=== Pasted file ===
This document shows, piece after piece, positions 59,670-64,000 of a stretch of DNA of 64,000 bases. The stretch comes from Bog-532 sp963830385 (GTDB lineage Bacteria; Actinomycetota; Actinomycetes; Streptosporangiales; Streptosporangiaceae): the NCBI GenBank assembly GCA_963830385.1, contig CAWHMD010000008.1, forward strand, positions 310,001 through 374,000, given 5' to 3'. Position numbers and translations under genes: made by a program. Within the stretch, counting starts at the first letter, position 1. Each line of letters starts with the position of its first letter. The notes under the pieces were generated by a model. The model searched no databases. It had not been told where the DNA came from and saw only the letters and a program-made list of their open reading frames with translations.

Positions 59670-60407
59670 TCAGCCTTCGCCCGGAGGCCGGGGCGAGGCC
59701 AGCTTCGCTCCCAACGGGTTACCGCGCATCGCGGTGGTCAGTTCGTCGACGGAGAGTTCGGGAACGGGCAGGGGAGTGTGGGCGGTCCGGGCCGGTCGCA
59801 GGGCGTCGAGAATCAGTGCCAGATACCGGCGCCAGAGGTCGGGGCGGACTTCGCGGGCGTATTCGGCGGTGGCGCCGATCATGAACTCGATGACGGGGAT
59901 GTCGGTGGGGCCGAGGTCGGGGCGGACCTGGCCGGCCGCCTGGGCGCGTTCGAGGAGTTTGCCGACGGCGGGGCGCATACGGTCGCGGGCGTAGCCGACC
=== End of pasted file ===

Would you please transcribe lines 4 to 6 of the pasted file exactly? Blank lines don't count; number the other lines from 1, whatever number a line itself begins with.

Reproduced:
59701 AGCTTCGCTCCCAACGGGTTACCGCGCATCGCGGTGGTCAGTTCGTCGACGGAGAGTTCGGGAACGGGCAGGGGAGTGTGGGCGGTCCGGGCCGGTCGCA
59801 GGGCGTCGAGAATCAGTGCCAGATACCGGCGCCAGAGGTCGGGGCGGACTTCGCGGGCGTATTCGGCGGTGGCGCCGATCATGAACTCGATGACGGGGAT
59901 GTCGGTGGGGCCGAGGTCGGGGCGGACCTGGCCGGCCGCCTGGGCGCGTTCGAGGAGTTTGCCGACGGCGGGGCGCATACGGTCGCGGGCGTAGCCGACC